- Audiences: Newer creators get the Audience First and Build in Public religion and think it's the holy grail to business success — because they are new at building audiences. Experts — who can build audience in the middle of a desert — understand that product first and building in private has benefits. Better to be rich and anonymous, than rich and trapped by your business. Paul Jarvis deleted his newsletter, social media, and website. I used to admire people with big Twitter followings, now I understand why CEOs hire people with big Twitter followings and choose to keep a low profile themselves.
- Investing: It's a good idea for most people to create a diversified portfolio of small bets and to stay invested in the market, but at the elite levels you see Chris Sacca going all-in on Twitter and Warren Buffett sitting on $137 billion in cash (so he has capital to make concentrated bets in bad times) — even as he tells most Americans to invest in index funds.
- Learning is basically the same as Investing. Start as an explorer going wide, then go deep when you strike gold. More in my post on Learning Gears. Also known as the Explore/Exploit transition, and modeled by Simulated Annealing
- Regulation: As a startup founder, you want no regulation to minimize the cost of business and to enable more experimentation. But once you are established, you want your industry to be as regulated as possible to make it harder for newer startups to come up the way you did and to draw clear lines on complying with the letter of the law instead of the endless task of making tradeoffs on behalf of all stakeholders. You want this so much that you will publicly call for governments to regulate you, and of course you will gladly make yourself available for consultation out of the kindness of your hearts.
- Tech Infrastructure: It makes sense at the early stages to outsource as much of your IT as possible, but as you scale up, the high margins of your dependencies start coming into question. Eventually it's not even out of the question to build your own datacenter and move off public clouds if it will save a few billion dollars.
Sidenote: These kinds of turns are also a common fantasy trope, from Discworld to Star Wars (I tried but cannot find a source for this idea - the closest is the Too Awesome To Use trope). Magic users start out using magic for everything, but the wizened masters of the craft spend more time thinking about when not to use it.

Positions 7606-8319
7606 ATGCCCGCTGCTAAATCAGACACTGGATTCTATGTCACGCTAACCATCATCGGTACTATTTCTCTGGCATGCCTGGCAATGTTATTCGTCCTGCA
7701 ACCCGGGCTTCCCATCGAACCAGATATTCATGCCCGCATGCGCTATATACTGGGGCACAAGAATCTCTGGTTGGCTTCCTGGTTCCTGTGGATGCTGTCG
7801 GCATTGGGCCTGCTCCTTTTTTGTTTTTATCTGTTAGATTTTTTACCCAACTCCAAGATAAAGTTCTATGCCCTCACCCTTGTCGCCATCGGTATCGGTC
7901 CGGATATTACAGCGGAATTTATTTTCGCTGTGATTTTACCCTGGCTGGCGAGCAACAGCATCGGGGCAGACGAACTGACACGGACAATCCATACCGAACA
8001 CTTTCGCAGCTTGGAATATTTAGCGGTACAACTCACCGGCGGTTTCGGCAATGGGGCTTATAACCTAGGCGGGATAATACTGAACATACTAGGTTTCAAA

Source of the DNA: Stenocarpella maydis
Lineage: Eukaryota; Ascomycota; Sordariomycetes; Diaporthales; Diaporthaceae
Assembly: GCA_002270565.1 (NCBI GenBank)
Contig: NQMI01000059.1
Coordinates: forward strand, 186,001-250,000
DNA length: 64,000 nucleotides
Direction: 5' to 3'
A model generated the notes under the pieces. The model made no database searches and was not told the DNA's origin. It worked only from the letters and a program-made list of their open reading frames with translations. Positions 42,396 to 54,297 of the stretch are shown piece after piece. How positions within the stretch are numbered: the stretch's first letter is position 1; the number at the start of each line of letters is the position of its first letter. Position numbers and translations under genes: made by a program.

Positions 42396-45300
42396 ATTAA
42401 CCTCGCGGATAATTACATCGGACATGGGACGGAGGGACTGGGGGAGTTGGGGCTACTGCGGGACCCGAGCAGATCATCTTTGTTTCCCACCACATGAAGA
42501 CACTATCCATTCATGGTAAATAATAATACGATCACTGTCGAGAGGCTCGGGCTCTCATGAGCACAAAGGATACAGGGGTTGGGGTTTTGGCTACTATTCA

"You haven't mastered a tool until you understand when it should not be used." - Kelsey Hightower
My takeaways from observing strategy turns are simple:
- Mind the difference between "noob game" and "pro game": You instinctively only want to hear from famous people in your industry who have "made it", but understand that you shouldn't use a playbook that you haven't earned yet, even though it might work well for others.
Today's success stories are based on yesterday's rules: The rules of the game are constantly shifting — what worked for successful people starting out may not work for you. Yet we tend to only pay attention to advice from people who are already successful today. Tim Urban is pretty honest about this in his podcast interview:
"It is a different world. 2013 happened to be a good time to start a blog. Totally luck of the draw for me, but it was a time when Facebook especially was a crazy engine for growth of something new like this." He goes on to describe how you could get a blogpost in front of 500,000 people for $500 in the early days of Facebook.
Learning from successful people is good, but you should balance that by swapping notes with peers actively exploring new directions today to ensure you don't try to replicate strategies that no longer work. (I run a mastermind for this purpose)
Mind the Metagame: Just when you have achieved some success with one playbook, you should be looking ahead to how that playbook should change. Sometimes the "turn" is such a strong turn that you fully invert. This isn't an easy call — sometimes you haven't exhausted your playbook yet, and you shouldn't try to fix what isn't broken.
Strategy is probably no different. What comes after Strategy Turns?
Note: I have figured this out and will talk about it in an upcoming post on Strategy Moonshots.